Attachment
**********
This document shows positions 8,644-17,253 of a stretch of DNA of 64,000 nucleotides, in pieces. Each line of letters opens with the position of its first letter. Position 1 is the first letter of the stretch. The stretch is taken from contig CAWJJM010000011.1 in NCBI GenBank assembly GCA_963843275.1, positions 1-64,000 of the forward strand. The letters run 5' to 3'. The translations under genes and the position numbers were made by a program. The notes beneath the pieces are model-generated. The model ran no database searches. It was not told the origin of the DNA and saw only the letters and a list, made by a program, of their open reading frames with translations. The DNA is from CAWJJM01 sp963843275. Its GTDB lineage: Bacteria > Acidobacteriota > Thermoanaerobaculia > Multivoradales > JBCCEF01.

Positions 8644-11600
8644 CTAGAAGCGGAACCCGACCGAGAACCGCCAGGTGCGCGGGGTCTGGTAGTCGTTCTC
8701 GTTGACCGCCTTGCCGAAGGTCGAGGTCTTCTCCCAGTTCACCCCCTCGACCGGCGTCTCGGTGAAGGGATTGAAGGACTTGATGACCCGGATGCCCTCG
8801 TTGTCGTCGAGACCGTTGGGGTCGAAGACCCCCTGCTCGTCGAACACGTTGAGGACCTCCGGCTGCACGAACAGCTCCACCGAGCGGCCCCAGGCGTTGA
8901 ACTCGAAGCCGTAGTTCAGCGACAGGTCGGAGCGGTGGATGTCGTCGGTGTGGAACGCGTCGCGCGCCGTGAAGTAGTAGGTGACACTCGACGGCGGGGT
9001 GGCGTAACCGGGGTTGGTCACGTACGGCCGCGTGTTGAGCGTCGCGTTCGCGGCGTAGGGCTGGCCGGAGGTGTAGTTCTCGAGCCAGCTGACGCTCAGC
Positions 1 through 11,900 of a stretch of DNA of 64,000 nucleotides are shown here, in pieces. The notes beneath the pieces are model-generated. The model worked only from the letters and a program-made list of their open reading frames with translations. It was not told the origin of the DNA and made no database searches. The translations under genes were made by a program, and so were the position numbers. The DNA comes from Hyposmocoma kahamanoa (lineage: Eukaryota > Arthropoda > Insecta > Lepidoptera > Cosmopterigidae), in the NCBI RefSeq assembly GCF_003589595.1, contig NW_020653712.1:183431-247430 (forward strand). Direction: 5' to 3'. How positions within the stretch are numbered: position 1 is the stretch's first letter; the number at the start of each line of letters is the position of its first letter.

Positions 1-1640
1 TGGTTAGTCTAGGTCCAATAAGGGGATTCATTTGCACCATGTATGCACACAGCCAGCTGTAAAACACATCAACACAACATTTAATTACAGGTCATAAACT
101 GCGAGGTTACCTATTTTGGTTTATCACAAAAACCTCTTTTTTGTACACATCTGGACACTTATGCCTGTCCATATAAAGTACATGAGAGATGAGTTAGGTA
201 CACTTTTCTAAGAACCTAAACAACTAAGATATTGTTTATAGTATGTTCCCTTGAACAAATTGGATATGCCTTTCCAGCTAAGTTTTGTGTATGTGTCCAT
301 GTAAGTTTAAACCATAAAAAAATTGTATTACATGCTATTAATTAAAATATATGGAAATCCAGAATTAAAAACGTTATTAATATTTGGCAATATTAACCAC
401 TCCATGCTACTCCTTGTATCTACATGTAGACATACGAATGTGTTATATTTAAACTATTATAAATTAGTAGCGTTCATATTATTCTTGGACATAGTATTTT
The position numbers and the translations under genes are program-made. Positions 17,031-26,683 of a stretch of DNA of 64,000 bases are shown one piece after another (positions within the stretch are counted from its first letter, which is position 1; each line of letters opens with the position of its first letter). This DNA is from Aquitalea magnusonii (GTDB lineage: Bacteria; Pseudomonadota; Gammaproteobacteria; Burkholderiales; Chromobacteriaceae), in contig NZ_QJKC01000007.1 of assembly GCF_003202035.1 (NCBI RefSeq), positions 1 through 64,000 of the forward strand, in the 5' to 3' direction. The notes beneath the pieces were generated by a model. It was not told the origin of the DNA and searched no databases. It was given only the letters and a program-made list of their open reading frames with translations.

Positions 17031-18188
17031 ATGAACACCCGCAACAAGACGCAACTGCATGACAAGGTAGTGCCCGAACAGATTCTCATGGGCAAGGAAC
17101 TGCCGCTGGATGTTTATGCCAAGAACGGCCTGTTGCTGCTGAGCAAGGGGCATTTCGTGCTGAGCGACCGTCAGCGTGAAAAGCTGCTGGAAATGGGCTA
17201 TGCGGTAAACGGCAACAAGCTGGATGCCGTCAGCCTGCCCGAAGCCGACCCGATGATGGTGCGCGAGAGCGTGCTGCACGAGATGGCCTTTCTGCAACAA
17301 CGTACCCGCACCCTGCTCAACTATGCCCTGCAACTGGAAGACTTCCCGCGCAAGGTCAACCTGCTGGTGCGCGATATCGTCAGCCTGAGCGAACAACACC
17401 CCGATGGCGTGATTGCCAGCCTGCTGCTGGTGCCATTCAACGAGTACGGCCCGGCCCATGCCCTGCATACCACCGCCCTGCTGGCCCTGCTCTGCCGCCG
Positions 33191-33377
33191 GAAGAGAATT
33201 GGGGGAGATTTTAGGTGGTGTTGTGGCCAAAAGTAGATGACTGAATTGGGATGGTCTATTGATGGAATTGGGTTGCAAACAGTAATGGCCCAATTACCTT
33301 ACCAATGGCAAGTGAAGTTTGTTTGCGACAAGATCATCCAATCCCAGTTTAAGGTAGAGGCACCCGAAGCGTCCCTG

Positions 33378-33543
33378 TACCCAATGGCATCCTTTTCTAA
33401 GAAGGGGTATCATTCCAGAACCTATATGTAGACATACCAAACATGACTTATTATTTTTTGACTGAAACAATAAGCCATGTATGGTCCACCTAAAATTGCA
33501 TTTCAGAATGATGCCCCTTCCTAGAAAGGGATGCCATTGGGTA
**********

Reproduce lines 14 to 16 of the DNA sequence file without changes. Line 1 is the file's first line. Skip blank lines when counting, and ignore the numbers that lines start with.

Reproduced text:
401 TCCATGCTACTCCTTGTATCTACATGTAGACATACGAATGTGTTATATTTAAACTATTATAAATTAGTAGCGTTCATATTATTCTTGGACATAGTATTTT
The position numbers and the translations under genes are program-made. Positions 17,031-26,683 of a stretch of DNA of 64,000 bases are shown one piece after another (positions within the stretch are counted from its first letter, which is position 1; each line of letters opens with the position of its first letter). This DNA is from Aquitalea magnusonii (GTDB lineage: Bacteria; Pseudomonadota; Gammaproteobacteria; Burkholderiales; Chromobacteriaceae), in contig NZ_QJKC01000007.1 of assembly GCF_003202035.1 (NCBI RefSeq), positions 1 through 64,000 of the forward strand, in the 5' to 3' direction. The notes beneath the pieces were generated by a model. It was not told the origin of the DNA and searched no databases. It was given only the letters and a program-made list of their open reading frames with translations.

Positions 17031-18188